Are fields spatially quantised?

Electromagnetic waves are composed of disturbances in the electric and magnetic fields, which I have heard described thus: each point in the two fields is a vector and it is not that these points move but that the vectors change in direction and magnitude and these changes are passed from one point to the next in a manner that collectively forms a wave.

With or without this example, the concept of 'points' in a field or of there being one vector value in one area and another vector value in another area suggest that the field is spatially quantised, i.e. in order for there to be discrete points in a field, the field has to be divided up into discrete amounts.

Firstly, is this correct? I understand that the use of 'points' to explain concepts is semantic and not necessarily a true representation of reality but again how are we to assign different vectors to different place in a field if it is continuous?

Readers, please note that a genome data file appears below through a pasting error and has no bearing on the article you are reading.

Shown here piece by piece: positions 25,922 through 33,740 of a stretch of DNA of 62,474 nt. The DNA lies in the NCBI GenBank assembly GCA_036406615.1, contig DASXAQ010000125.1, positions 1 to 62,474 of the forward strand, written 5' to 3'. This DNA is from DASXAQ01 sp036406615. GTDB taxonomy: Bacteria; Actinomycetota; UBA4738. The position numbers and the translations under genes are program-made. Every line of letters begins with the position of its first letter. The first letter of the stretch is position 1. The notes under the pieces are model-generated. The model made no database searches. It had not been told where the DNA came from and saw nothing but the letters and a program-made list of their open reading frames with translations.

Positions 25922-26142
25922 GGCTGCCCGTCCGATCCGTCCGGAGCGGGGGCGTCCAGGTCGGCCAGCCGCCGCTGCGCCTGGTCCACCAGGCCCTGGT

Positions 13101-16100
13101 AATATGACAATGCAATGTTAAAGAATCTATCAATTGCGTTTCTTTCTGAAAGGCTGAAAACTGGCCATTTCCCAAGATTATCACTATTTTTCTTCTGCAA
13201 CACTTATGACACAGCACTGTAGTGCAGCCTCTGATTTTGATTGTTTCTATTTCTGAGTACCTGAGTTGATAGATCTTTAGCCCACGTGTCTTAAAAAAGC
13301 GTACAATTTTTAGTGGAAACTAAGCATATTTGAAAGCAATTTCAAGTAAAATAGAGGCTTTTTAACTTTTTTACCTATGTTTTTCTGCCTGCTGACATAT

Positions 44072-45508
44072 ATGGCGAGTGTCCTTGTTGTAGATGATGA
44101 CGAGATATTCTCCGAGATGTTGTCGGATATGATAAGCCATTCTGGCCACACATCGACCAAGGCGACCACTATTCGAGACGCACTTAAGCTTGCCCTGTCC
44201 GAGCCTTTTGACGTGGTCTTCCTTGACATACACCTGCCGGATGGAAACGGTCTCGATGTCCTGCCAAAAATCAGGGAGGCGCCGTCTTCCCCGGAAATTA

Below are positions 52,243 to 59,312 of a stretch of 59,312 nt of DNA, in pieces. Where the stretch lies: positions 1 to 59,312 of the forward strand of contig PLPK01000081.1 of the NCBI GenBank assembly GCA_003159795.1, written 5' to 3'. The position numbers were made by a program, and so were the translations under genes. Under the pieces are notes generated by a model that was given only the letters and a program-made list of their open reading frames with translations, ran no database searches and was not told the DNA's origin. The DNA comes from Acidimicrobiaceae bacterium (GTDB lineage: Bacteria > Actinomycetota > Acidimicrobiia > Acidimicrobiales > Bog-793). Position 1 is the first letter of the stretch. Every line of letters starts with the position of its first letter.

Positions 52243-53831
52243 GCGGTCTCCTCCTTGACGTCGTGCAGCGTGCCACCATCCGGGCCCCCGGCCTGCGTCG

Secondly, if fields are spatially quantised, is this because spacetime is quantised? The electromagnetic field is itself quantised in that photons exist, so would the division of the space that field exists in mean spacetime is the thing that is divided into discrete packets?

• An analagous sitution is a function considered as a graph over the real line: to every point in the number line a function assigns a value, but this does not imply the number line is discrete. Commented Nov 30, 2019 at 18:04

No, this isn’t correct. In conventional physics, both classical and quantum, spacetime is continuous and fields have a value at every point of this continuum. For example, classical electric and magnetic fields are just vector-valued functions of $$t,x,y,z$$. In quantum electrodynamics the quantized electromagnetic field is still defined on continuous spacetime. The same applies to all seventeen quantum fields in the Standard Model.